Escape to France.

We've gone on holiday by mistake. It's a quote....from a film...called Withnail and I. If you haven't seen it, I suggest you do, but for the purposes of this post let me just say that it eerily encapsulates the way I (and my fellow vacationers) felt after a recent stint in the north of France. This is not to say that we didn't enjoy our trip because it is the company that matters most, after all. It's just that the setting was so unbelievable and the sequence of events so unpredictable that I think we all left dazed and in a state of semi-shock.

The occasion: half-term break for Owen and his teacher friends. The venue: the second family home of one of our travel companions.

The house was lovely and located in a very quaint, VERY French, teeny, tiny village about an hour from Calais. The restaurant down the road, La Planquette, a locally owned business that serves essentially gourmet food for a ridiculously local price. The neighbor, a friendly, small town, middle-aged man with a cigarette permanently dangling from his mouth and a dog with a constant bark. For the most part the village is peaceful and the snow only enhanced its charm.

The snow, however, did little for the interior atmosphere of a house with no central heating and very little insulating abilities. Don't be fooled by the fireplace - it didn't work. For the first twelve hours we sat on the sofas, bundled in all of our clothing and covered in blankets, watching our breath escape in little bursts as we played games and drank ourselves warm. Proof:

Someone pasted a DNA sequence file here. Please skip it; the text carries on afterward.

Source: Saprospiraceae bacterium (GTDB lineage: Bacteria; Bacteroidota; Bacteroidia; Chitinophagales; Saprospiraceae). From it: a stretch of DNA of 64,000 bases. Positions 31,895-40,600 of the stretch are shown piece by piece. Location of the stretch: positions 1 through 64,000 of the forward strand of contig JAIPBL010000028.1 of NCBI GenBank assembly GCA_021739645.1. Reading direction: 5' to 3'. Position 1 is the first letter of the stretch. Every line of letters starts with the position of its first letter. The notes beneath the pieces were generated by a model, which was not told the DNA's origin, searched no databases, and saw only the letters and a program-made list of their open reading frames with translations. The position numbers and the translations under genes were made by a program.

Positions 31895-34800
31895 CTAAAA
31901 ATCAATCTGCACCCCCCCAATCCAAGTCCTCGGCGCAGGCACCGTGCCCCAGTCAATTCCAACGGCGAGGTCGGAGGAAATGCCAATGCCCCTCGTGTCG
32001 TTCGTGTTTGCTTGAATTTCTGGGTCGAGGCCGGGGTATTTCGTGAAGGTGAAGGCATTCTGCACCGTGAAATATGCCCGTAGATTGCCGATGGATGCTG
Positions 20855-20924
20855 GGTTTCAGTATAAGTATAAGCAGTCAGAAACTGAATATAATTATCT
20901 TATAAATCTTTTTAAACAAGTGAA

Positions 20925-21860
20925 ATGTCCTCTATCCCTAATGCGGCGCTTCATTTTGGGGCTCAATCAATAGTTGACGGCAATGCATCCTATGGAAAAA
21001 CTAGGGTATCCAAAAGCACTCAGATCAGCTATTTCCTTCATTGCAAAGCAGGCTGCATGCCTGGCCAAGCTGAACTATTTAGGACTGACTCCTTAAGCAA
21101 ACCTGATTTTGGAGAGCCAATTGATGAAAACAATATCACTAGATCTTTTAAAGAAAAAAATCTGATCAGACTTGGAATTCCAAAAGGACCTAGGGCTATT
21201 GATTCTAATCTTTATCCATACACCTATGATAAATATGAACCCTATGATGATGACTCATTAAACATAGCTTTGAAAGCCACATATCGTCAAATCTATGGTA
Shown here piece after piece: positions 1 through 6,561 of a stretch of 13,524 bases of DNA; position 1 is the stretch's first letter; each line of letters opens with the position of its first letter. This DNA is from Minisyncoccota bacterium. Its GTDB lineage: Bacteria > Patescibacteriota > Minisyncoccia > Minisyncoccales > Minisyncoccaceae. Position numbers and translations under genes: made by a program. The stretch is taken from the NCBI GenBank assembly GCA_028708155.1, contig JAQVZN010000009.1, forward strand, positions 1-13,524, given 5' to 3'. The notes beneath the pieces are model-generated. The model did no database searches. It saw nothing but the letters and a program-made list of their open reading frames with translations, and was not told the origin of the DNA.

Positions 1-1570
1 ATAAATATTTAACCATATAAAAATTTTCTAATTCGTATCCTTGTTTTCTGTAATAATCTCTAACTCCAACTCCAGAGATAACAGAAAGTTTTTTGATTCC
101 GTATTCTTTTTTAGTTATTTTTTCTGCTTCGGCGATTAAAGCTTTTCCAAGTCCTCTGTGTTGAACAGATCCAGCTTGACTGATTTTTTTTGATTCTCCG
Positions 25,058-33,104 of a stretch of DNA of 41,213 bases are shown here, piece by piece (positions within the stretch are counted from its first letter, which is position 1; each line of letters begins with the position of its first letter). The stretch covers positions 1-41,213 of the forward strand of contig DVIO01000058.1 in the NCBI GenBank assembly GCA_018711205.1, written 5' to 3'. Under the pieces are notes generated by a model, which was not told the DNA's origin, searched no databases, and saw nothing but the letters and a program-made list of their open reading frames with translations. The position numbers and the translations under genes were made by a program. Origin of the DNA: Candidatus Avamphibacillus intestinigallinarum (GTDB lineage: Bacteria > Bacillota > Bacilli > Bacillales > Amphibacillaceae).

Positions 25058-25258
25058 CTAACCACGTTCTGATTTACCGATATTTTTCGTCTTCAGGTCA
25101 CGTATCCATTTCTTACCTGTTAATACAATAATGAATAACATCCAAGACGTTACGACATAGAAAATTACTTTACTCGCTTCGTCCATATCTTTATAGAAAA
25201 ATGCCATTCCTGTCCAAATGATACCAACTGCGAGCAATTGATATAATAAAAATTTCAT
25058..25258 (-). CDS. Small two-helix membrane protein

Unfortunately this did not stop me from developing chilblains on my toes (I'd never heard of it either - look it up) from putting my feet in front of the space heaters. It also did not prevent one of our travel companions from falling down those wooden stairs in the photo at 3:30 in the morning or the other one fainting from shock. The lack of heat further contributed to the panic that followed, as the gas-heat filled kitchen had set off the carbon monoxide detector earlier in the evening and SOMEONE was convinced that we were now all passing out. To calm this panic we left the doors and windows open until 5 am - completely negating all of the heating that had taken place in the house in the previous 36 hours. I'll let you guess who was who in this scenario, but I will say that Valentine's Day was welcomed in by a group of overly tired, relatively bruised and shell shocked individuals.

Despite all of these setbacks, I would still label much of the trip as enjoyable. All three nights the meals were fantastic - the first night at La Planquette and the following two home-cooked masterpieces. Our journeys out to local towns and historic attractions were appropriately filled with new sights and shenanigans. And, as previously stated, the company couldn't have been better.


Four things I learned on our half-term holiday:
1. The European emergency number and how to say "My friend has fallen down the stairs" in French.
2. There is a universal language composed of Disney characters.
3. Duck in a can is a real thing.
4. It is impossible to find the "lookout point" on the field where the historic Battle of Azincourt took place (on Friday, October 25, 1415).

I think we all breathed a small sigh of relief as we pulled away from our holiday in France. To be honest, I'm not sure we were ever fully convinced that we weren't being slowly poisoned by carbon monoxide. Would I return for a stay in Cavron St. Martin? Definitely. To be honest, the food at La Planquette is enough to draw me back. Though, I might wait for the warmer months.



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